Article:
Honda, once a formidable force in the auto industry and a maker of bulletproof cars to which consumers flocked, has fallen from its mighty throne.
The carmaker used to be known for leading the way in innovation and blowing away the competition when it came to research and development. Today, the company admits it has pursued growth over quality and is now in need of a fundamental transformation.
Quality problems have plagued Honda vehicles in recent years, while competing cars have caught up, or even surpassed, the once invincible automaker. What does Honda need to do to get back on track?
It’s really quite simple.
When the new Honda Civic came out, it was hailed as a return to the brand’s glory days. It even won the North American Car of the Year award. Soon after, though, Honda had to recall over 40,000 of the cars due to a piston problem that could potentially destroy the engine.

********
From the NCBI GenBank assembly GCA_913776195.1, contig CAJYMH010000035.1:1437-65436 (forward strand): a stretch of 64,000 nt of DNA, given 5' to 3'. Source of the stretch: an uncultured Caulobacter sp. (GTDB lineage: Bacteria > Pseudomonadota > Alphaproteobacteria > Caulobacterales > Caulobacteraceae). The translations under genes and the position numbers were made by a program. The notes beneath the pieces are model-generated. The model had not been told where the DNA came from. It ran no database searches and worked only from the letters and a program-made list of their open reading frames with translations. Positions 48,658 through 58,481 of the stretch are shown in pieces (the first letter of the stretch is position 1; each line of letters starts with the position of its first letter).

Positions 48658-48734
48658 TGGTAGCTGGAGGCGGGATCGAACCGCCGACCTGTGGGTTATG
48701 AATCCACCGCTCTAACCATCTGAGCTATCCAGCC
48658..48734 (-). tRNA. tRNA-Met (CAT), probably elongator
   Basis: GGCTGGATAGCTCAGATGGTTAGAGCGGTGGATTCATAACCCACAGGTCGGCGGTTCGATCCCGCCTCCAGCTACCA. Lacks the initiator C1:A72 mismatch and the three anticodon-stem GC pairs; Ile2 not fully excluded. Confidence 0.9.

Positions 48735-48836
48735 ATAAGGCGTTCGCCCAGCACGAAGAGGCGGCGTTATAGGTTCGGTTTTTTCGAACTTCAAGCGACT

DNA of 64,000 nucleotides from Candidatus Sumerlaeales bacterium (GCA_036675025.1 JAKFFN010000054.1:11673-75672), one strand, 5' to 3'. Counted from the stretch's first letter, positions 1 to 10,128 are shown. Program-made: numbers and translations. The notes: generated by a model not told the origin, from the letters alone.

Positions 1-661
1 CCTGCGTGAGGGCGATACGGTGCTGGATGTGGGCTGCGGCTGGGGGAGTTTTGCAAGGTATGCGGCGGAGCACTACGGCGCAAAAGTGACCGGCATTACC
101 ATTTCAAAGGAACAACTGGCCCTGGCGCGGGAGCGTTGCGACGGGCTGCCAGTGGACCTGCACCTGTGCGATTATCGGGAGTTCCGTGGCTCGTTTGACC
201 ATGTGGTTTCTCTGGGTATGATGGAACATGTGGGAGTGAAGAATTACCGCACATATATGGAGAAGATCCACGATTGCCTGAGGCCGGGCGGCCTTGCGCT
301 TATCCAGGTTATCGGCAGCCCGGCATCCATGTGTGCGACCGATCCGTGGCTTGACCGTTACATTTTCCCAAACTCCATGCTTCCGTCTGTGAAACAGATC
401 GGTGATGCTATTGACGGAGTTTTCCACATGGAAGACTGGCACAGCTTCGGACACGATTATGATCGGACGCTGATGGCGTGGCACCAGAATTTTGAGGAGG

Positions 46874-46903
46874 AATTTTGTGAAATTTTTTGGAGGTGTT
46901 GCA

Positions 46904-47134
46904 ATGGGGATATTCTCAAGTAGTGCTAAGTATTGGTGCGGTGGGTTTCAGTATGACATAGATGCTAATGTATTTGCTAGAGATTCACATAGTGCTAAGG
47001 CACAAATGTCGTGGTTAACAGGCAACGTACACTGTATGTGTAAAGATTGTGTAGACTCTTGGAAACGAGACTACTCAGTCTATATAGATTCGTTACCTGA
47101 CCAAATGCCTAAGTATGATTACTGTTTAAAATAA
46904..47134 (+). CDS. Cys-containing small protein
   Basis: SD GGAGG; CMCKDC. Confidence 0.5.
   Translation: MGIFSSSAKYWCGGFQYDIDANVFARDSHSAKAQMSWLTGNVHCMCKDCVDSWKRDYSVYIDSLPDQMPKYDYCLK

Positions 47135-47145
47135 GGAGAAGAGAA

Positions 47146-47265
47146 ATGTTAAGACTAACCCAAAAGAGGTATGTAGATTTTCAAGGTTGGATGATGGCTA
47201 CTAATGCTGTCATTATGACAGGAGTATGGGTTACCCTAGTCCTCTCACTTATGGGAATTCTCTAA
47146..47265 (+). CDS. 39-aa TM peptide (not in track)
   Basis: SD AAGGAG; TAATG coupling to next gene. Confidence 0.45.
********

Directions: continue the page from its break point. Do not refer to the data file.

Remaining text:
On top of that, Honda is dealing with the fallout from the massive airbag recall involving tens of millions of vehicles.
The company has bloated to the point where it’s over capacity at Japanese production plants and has expanded its manufacturing overseas. Quality has slipped as the company has grown.
According to new CEO Takahiro Hachigo, via Automotive News,
‘We recognize the need for a fundamental transformation,’ he said last week while outlining the strategy. In designing cars for multiple regional markets, Honda was growing at ‘a pace and scale beyond our means,’ he conceded.
The solution is to return Honda to its roots and focus on the quality, rather than the quantity, of cars it builds and sells.
That’s a simple concept, but it involves restructuring the entire company. Hachigo has replaced board members and put younger people in charge of research and development. The company will need to consolidate and reshuffle production while building greener cars, including more hybrids and electrics. It needs to bring back its fun and affordable performance, and to rebuild its reputation for unfaltering reliability.
The new Honda Ridgeline shows the kind of innovation that Honda needs. The coming Civic hatchback should also reinvigorate the passion in buyers who appreciate performance. We hope those two vehicles will lead Honda to return to the pioneering spirit from which it was born.
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